Discussion Bacteria from the provided master stock plate were used for the gram stain test. Bacteria were then streak and grown from the master stock plate onto a working plate. After an incubation time of 24 hours at 37°C, the working plate bacteria were then used to perform the catalase and red blood cell hemolysis tests. After conducting the three tests, it was concluded that unknown #5 was Streptococcus agalactiae. Gram Stain Test The Gram Stain test was first performed to differentiate the bacteria based on the thickness of the peptidoglycan layer in its cell wall.
Thus, there may be low amount of amylase in saliva which cannot break down the starch completely which give dark-purple colour . In test tube C , the iodine solution change from brown to dark blue which is different from the expected . It is because the amylase is denatured at 75℃ that the the activity of amylase is low or even stop. Therefore, the starch is not broken down into maltose by amylase. In the test D, a dark-brown solution is seen in the test tube after adding the iodine as the pH of the 1ml 0.5M HCl is not an optimum pH for the activity of amylase that the starch is broken down into maltose .
Remove excess water from the surface of the gram stained glass slide and observed under 1000X oil immersion microscope. Gram-staining have performed for Staphylococcus aureus (control); Enterococcus faecalis (control); Nostril microflora in NA, MSA, and PYCa. Gram-staining provides results of the bacteria morphology, type of gram-stain. Catalase test was also done prior to gram-staining. MicrobactTM Biochemical Identification Kit was used for identifying gram-negative aerobic and facultatively anaerobic bacteria.
The tube was placed back in incubation for 96 more hours to observe any more positives. 2.10 Catalase Test A trypticase soy agar plate was used and after incubation, four drops of 3% Hydrogen Peroxide was added to the plate to flow over the bacterial growth. A presence of bubbling was observed. 2.11 Starch Hydrolysis A starch agar plate was inoculated with a streak of the unknown bacteria and then incubated. On the second day of incubation, the plate was removed from the incubator and placed over a hot plate heating Iodine solids.
al. 2014) The slide containing Micrococcus luteus produced bubbles when 3% hydrogen peroxide was dropped on it. (see Figure 9.3) This indicates that Micrococcus luteus produces catalase. Vigourous bubbling occurred when he slide containing the unknown microbe was dropped with 3% hydrogen peroxide. (See Figure 9.4) This indicates that the unknown microbe can produce catalase.
al.. Cyclodextrin glucosyltransferase (CGTase) producing alkalophilic bacteria were isolated from the water samples collected from Marneri pond of Tirunelveli, Tamil Nadu by serial dilution and plating method. Totally 22 bacteria were isolated from the collected water samples and screened for CGTase activity by Horikoshis medium II agar plate method. Among 22 bacterial isolates, 15 isolates showed CGTase activity and better zone producing strain was selected for further studies. The potential strain was identified as Bacillus circulans by 16S rDNA gene sequencing experiment. The best enzyme activity was observed at pH 10.5, 32°C, supplemented with cassava as carbon source an d beef extract as nitrogen source.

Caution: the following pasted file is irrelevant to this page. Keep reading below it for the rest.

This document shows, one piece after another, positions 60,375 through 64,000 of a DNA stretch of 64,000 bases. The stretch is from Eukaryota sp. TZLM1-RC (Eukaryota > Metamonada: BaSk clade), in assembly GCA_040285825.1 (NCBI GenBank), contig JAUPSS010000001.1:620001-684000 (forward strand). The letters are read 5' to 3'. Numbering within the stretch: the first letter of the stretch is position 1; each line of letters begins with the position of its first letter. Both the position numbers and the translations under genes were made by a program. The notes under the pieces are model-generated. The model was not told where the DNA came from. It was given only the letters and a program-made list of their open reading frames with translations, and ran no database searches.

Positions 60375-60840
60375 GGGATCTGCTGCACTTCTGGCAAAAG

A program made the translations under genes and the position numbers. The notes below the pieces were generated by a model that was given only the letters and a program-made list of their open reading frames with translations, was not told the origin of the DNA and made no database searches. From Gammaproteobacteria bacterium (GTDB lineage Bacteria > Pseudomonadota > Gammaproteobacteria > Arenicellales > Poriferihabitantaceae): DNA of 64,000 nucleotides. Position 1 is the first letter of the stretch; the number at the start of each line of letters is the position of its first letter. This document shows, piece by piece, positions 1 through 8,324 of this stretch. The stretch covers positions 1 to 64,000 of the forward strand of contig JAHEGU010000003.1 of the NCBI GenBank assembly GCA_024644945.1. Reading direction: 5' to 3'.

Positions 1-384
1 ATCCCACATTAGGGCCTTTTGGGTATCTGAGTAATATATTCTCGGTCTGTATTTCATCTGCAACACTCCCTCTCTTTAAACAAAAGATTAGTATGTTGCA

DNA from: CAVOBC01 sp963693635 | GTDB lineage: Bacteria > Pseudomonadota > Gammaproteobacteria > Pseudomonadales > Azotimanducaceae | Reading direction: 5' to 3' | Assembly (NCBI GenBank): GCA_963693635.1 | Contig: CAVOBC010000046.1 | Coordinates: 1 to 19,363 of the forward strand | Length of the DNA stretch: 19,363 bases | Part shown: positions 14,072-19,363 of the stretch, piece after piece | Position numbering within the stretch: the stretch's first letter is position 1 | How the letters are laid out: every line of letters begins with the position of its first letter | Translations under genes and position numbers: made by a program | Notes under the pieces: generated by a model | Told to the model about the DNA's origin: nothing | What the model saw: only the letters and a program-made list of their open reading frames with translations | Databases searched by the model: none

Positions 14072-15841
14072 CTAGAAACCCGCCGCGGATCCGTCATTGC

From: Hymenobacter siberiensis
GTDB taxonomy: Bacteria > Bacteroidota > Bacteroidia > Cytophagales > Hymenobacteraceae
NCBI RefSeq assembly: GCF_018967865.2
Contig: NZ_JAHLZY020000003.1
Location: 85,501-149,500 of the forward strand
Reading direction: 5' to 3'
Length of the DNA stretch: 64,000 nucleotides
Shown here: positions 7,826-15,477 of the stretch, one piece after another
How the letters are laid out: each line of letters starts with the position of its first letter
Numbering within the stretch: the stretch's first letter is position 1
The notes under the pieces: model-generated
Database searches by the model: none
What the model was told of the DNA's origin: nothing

Gelatine hydrolysis test The tubes containing sterilized gelatine liquefaction medium was stab inoculated with fresh culture of bacterial isolates and incubated at 37±1o C for 24 h. After incubation the tubes were placed in refrigerator at 40 c for 30 min. Then these tubes were kept in ice cubes containing beaker and observed for Gelatine liquefaction by the bacterial isolates. The gelatine liquefied tubes were considered as positive reaction (Aneja, 2001). Composition of Gelatine liquefaction medium Peptone 5g Beef extract 3g Sodium chloride 5g Gelatine 120g Agar 20g Distilled water 1000ml PH 7 IV. Casein hydrolysis test The sterilized plates containing skim milk agar medium were point inoculated with fresh bacterial cultures and incubated
The procedure of staining will distinguishes organisms of the domain bacteria according to structure of cell wall. A thick peptidoglycan layer and stain blue to purple indicate as the Gram-positive cells while a thin peptidoglycan layer and stain red to pink indicate as Gram-negative cells. In bacteriology, the most frequently used staining procedure is the Gram stain, is a complex and differential staining procedure. Organisms in the Domain Bacteria are differentiated according to cell wall composition over and done with a series of staining and decolorization steps. Cell walls of Gram-positive bacteria contain thick layers of peptidoglycan which 90% of cell wall and this stain are purple.
The sterile medium was inoculated with known volume of inoculum and incubated at different temperatures (25, 30 and 350C) for different periods (48,72 and 96h) of fermentation. After fermentation the mouldy substrate was mixed with distilled water (1:4 w/v), agitated at through cheese cloth followed by centrifugation at 20,000 rpm for 20 minutes. The clear supernatant was used as crude enzyme. Assay of glucoamylase The assay of glucoamylase was carried out according to the method of Shazia Malik, Tehreema Iftikhar and Ikram Ul Haq13. One unit (U) of glucoamylase is defined as the amount that liberates 1 µmol of reducing sugar as glucose/ml/min under the assay condition.
The petri dish was incubated for 24Hrs at 35oC. The petri dish was observed to see if there was any bacterial growth and once the whole dish was full of bacterial colonies, it was observed under an UV lamp to see if there was fluorescence or not. I decided not to do the IMViC tests because the first two tests concluded on what the unknown bacteria